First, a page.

There were never any teachings that I struggled with in RCIA. In fact, it was quite the opposite. The information covered answered my questions or any doubts I had when I first began classes that were merely misunderstandings concerning Catholicism. The teachings put me at ease and instilled a deeper desire to be a part of the faith. I think there are a lot of misconceptions concerning Catholicism like the respect given to Mary and confession. I’d say confession was a concern I had in RCIA but Deacon Joe Emmerich and his wife Pat, who taught the classes, were fantastic at listening and examining my concerns. Prior to becoming Catholic, I never understood why a person would confess to a priest his or her sins and not just directly to God. It’s quite a bit different saying those words aloud to someone and hearing the words come out of your mouth versus just in your head. Quite a bit different.
Last April, during the Easter Vigil, you were officially welcomed into the Catholic faith. What was that night like?
It was a night filled with so much emotion that it takes months to reflect on to truly grasp it all. For me, that night was a conglomeration of the nine months of classes, Holy Thursday, Good Friday, then finally the ceremony officially bringing me into the church and being able to experience the Eucharist all into one amazing moment.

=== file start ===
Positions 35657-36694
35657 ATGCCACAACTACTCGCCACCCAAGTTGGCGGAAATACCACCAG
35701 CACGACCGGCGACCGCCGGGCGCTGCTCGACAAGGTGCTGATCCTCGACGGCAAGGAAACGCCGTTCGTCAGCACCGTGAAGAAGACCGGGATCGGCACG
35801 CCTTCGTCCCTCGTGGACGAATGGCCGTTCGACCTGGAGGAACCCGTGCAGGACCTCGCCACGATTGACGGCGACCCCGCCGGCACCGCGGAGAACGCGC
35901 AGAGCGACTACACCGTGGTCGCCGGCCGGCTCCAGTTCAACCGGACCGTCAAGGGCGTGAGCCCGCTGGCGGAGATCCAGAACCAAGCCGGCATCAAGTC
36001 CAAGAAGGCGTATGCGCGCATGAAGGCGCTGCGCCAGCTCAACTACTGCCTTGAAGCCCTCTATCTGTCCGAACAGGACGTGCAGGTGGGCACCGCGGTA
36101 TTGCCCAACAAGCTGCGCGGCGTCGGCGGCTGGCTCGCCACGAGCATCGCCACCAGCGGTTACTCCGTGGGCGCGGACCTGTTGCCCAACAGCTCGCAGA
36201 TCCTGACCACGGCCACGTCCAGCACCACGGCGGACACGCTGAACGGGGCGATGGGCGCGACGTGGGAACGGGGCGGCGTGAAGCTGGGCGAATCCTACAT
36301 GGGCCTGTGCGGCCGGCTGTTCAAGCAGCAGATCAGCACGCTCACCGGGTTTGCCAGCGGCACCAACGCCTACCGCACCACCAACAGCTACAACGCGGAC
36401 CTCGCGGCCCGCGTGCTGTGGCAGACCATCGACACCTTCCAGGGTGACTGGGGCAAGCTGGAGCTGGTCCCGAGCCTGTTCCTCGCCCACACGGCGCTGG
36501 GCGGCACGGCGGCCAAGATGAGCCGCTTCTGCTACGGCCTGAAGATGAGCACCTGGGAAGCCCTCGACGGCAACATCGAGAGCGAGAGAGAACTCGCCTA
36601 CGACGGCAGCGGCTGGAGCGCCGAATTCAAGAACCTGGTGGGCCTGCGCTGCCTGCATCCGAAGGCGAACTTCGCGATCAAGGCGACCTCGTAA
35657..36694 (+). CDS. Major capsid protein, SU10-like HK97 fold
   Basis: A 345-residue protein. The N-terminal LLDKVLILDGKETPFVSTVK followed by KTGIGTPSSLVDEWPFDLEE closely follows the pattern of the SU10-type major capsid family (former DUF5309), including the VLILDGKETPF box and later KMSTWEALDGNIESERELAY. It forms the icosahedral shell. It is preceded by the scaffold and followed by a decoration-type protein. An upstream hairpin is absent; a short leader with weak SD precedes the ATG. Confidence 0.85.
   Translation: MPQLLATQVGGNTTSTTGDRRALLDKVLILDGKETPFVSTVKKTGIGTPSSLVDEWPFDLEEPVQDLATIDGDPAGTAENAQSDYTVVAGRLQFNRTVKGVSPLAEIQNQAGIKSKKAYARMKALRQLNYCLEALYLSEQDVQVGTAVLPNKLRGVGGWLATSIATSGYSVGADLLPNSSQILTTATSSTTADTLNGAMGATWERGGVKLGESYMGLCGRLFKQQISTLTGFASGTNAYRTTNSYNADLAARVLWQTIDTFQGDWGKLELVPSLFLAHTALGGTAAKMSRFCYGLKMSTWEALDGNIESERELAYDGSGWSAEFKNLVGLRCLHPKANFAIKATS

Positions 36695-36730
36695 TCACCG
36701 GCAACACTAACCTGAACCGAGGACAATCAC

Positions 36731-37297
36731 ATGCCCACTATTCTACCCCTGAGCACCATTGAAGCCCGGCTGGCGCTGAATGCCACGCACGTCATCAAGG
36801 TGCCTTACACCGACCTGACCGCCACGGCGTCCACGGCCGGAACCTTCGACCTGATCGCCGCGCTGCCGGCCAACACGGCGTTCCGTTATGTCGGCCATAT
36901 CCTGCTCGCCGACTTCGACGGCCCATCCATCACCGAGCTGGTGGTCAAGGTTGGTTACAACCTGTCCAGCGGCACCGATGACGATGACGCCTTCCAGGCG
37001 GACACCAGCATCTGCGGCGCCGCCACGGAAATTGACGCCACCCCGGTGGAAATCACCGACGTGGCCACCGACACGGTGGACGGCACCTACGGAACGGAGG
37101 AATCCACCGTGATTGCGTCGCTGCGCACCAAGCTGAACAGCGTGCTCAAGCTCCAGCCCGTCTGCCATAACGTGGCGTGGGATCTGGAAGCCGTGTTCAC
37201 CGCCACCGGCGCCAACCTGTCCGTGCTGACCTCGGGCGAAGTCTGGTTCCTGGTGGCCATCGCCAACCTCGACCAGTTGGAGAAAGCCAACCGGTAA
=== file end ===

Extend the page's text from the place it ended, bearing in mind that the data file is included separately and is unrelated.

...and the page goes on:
During the Mass on Holy Thursday, I experienced the washing of the feet. I felt completely humbled and blessed to be amongst the congregation, RCIA class, sponsors, teachers, and priests involved in the process. That Friday afternoon, it was the adoration of the cross. On this day, the RCIA class and our sponsors carried in from the back of the church a large, heavy wooden cross to the altar, and each member of the RCIA class stood on the altar facing the congregation and watched each member of the church leave their pews to bow, kneel, touch, or kiss the large wooden cross. I was moved beyond words. I stood in awe with tears running down my cheeks witnessing the love and reverence each member expressed while coming forward. It was absolutely beautiful. Then that Saturday evening, the songs, the prayers, being anointed with oil by all of the priests and addressed by my saint’s name (confirmation), I truly felt changed and that my faith and relationship with God mattered to everyone involved. Christ was truly present.